Feel free to send this newsletter to others you think might be interested in the topics. If you are not already subscribed to DLTJ’s Thursday Threads, visit the sign-up page. If you would like a more raw and immediate version of these types of stories, follow me on Mastodon where I post the bookmarks I save. Comments and tips, as always, are welcome.

Algorithmic Cruelty

When I became pregnant, my partner and I, like many expectant individuals, opted not to tell our friends until after the first trimester. But I had an additional goal: for my friends to learn of my pregnancy before advertisers did. I’m a health-privacy scholar, so I know that pregnant individuals are of particular interest to retailers because their purchasing habits change during pregnancy and after birth. Companies are eager to send targeted ads and capture a new customer base. In an attempt to avoid this spamming and, frankly, to see if it was possible, I endeavored to hide my private health status from the advertising ecosystem....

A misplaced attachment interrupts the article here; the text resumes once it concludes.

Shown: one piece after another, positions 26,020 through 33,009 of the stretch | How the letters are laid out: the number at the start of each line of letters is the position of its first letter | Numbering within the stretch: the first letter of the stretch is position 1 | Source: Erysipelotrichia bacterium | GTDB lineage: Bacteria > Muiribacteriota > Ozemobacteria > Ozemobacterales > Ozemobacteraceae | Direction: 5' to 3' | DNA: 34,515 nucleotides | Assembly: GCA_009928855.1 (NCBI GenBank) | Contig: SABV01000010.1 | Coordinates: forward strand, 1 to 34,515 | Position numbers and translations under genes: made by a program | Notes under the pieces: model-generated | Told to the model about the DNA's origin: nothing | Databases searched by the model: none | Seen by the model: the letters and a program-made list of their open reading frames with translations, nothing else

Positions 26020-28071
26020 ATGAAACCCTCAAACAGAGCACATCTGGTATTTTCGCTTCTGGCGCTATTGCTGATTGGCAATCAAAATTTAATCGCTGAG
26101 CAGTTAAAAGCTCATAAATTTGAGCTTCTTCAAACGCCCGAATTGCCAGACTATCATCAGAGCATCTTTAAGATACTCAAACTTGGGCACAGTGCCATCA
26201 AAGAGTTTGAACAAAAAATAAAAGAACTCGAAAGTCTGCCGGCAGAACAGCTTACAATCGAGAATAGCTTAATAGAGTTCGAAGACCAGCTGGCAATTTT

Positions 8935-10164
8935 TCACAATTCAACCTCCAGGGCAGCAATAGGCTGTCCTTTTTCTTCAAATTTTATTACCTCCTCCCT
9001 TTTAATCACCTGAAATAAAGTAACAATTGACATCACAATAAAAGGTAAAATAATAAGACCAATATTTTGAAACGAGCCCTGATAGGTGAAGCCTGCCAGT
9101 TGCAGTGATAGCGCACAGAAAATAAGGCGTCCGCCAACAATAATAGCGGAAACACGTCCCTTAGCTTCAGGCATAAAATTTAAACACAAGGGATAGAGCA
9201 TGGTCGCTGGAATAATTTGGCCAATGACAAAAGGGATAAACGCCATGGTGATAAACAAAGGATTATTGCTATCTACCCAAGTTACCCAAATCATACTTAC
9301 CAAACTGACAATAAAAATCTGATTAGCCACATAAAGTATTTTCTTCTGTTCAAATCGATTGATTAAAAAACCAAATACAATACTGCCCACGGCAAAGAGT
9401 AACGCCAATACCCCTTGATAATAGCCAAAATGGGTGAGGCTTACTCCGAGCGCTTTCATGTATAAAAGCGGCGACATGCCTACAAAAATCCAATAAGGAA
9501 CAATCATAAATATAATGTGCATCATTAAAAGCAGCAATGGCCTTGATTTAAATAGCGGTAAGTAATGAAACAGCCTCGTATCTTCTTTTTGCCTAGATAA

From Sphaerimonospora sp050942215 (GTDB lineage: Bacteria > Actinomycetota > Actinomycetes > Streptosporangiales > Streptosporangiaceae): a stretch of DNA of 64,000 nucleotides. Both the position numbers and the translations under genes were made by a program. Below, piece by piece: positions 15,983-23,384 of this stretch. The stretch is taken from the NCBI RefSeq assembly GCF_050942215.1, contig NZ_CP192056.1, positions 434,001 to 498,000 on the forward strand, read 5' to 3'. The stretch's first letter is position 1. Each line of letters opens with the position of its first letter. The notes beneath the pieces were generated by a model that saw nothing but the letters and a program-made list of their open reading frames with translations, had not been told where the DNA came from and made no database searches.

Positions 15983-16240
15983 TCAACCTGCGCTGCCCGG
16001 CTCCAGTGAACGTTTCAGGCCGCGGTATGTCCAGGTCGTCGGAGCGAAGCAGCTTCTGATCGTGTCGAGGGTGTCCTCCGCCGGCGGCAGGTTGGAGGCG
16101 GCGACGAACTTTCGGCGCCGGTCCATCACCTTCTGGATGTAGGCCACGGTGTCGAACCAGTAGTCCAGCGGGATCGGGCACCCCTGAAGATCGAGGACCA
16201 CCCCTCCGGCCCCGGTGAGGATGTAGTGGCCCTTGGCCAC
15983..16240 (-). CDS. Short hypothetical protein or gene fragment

Yet, because of the lack of data privacy in the U.S., the day finally came when I lost my battle to keep my reproductive information private. I was sitting on my couch scrolling through social media when I saw it: an advertisement for diapers. It appeared the same week that we lost the pregnancy.

I Tried to Keep My Pregnancy Secret , Anya E. R. Prince, The Atlantic, 10-Oct-2022

Algorithms are cruel. In this article, the data miners and advertising conglomerates got to this person at precisely the wrong time. Eight years ago this month, my friend Eric Meyer found the same thing when Facebook posted a year-end memory video that prominently featured pictures of his daughter who died six months earlier. (Eric went on to write a book with Sara Wachter-Boettcher about designing with compassion.) Data about us is being gathered up, aggregated, parsed, mischaracterized, and pulled out of context by systems we can’t see or control, and it is still as true today as it was eight years ago.

Ditching CAPTCHAs and Improving Privacy

Earlier today at WWDC, Apple presented a demo of a new technology that allows users to leverage Fastly to seamlessly access content at with zero CAPTCHAs, all while respecting end-user privacy. At its core, Private Access Tokens present a privacy-respecting, anti-fraud and authorization framework. This blog post provides an overview of what it does and how developers can try it out with Fastly and Apple today.